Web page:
The tractable inner and outer-approximations of ranges of functions and neural networks proposed in [GP2020,GP2022] are a building block for proving very general quantified reachability problems [EGSP2024]. These constitute a basis from which the PhD student is expected to design new set-based methods to tackle these difficult properties of neural network controlled systems. Another possible starting point can be to explore some classes of polyhedras such as tropical abstractions [GPPRS2021] which are well-suited to abstract ReLU-activated neural networks.

[GP2020] Goubault, E., Putot, S.: Robust under-approximations and application to reachability of non-linear control systems with disturbances. IEEE Control Systems Letters 4 (4), 928–933 (2020)
[GP2022] Eric Goubault, Sylvie Putot: RINO: Robust INner and Outer Approximated Reachability of Neural Networks Controlled Systems. CAV (1) 2022: 511-523
[GPPRS2021] Eric Goubault, Sébastien Palumby, Sylvie Putot, Louis Rustenholz, Sriram Sankaranarayanan: Static Analysis of ReLU Neural Networks with Tropical Polyhedra. SAS 2021: 166-190
[SGMPV2018] Singh, G., Gehr, T., Mirman, M., Püschel, M., Vechev, M.T.: Fast and effective robustness certification. In: Advances in Neural Information Processing Systems, NeurIPS. pp. 10825–10836 (2018)
[TYMMN+2020] Tran, H.D., Yang, X., Manzanas Lopez, D., Musau, P., Nguyen, L.V., Xiang, W., Bak, S., Johnson, T.T.: NNV: The neural network verification tool for deep neural networks and learning-enabled cyber-physical systems. In: Lahiri, S.K., Wang, C. (eds.) Computer Aided Verification. pp. 3–17 (2020)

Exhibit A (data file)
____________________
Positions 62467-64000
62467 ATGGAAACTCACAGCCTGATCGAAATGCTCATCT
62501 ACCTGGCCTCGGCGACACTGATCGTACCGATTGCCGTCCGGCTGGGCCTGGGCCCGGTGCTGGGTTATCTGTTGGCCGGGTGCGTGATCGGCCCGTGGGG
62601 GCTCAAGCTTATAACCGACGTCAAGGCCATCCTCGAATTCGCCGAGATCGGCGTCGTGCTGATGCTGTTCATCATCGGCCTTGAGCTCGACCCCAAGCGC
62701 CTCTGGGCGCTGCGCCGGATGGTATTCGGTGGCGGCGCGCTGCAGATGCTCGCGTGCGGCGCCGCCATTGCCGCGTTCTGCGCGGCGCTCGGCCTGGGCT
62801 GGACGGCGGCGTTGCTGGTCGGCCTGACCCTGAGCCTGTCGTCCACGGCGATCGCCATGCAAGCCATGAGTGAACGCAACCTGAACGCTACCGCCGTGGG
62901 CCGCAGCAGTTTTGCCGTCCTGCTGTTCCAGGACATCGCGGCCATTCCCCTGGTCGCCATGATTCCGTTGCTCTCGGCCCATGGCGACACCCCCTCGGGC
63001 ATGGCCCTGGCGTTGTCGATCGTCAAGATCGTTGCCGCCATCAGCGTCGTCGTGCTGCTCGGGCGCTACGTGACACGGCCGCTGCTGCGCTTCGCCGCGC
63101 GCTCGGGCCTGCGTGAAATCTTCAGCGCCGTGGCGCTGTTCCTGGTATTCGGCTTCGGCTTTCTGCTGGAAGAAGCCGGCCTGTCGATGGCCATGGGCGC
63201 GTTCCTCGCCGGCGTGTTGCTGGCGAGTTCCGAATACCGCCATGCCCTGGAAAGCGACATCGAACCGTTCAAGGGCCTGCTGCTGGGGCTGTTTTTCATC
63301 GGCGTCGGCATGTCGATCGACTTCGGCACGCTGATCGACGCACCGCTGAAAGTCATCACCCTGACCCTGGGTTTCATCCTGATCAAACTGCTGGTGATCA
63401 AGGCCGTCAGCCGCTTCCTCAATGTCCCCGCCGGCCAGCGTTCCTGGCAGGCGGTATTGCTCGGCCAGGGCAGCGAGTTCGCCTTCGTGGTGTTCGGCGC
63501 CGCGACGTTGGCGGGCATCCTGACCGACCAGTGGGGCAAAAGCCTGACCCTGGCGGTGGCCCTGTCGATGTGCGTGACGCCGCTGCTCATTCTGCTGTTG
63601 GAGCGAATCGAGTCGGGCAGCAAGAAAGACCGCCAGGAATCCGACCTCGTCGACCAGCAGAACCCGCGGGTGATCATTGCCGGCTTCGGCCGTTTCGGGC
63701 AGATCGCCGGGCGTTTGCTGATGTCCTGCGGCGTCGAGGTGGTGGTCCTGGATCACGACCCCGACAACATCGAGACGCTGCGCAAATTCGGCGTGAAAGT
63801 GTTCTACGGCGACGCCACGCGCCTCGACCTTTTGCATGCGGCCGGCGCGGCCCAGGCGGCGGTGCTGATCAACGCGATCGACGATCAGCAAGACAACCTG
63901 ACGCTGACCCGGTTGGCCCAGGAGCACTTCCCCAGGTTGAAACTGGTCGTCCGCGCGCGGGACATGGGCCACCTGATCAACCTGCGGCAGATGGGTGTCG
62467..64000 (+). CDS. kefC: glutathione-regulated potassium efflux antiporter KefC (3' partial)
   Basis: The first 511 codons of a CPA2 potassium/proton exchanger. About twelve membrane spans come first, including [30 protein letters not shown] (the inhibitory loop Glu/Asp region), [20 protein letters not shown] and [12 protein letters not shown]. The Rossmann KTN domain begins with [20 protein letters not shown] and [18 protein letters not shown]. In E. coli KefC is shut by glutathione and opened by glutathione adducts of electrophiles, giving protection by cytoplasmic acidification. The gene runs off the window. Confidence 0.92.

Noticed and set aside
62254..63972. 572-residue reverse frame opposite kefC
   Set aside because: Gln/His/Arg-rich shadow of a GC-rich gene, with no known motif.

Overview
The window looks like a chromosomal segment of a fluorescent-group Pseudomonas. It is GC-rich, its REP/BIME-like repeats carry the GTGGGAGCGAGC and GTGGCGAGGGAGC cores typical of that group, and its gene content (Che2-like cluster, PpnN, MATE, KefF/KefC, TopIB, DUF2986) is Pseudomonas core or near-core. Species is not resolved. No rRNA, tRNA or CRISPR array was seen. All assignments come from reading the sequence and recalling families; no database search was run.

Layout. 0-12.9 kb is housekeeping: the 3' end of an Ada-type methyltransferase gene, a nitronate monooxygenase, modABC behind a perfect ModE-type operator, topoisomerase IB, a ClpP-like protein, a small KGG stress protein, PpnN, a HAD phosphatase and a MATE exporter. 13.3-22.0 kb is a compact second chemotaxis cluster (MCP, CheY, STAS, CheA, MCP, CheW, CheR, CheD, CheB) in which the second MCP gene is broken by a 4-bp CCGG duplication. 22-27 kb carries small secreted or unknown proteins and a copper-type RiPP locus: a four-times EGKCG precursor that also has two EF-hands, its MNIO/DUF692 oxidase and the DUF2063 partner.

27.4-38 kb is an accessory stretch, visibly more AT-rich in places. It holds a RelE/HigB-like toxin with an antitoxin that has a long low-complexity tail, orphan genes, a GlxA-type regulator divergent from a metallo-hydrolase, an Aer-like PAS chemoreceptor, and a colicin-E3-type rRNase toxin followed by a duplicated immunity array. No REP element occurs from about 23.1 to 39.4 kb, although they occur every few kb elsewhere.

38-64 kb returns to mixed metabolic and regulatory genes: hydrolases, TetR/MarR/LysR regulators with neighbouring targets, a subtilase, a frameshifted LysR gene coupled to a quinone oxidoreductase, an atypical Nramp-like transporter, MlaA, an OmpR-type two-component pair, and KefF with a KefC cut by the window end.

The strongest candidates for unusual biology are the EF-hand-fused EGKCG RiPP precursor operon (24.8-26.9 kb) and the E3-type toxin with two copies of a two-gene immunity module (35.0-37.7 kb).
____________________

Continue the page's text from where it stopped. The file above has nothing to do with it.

[SGMPV2018] Gagandeep Singh, Timon Gehr, Matthew Mirman, Markus Püschel, and Martin Vechev: Fast and Effective Robustness Certification. NeurIPS 2018.
[SGPV2019] Gagandeep Singh, Timon Gehr, Markus Püschel, and Martin Vechev: An Abstract Domain for Certifying Neural Networks. POPL 2019.
[RSBY+22] Rabia Saleem, Bo Yuan, Fatih Kurugollu, Ashiq Anjum, Lu Liu. “Explaining deep neural networks: A survey on the global interpretation methods”. Neurocomputing, 2022.
[GP2024] E. Goubault, S. Putot. “Inner and outer approximate quantifier elimination for general reachability problems“. HSCC 2024.


Candidates should have a strong background in computer science with an interest in formal methods and specifically abstract interpretation/set-based methods, artificial intelligence, and possibly the application to cyber-physical and controlled systems.

The working languages are English and French.


Monthly gross salary of between 2100 and 2300 euros per month plus 232 euros extra in case of teaching (64 hours per year).

Extra perks include full social security coverage, partial reimbursement of public transport costs and subsidized meals.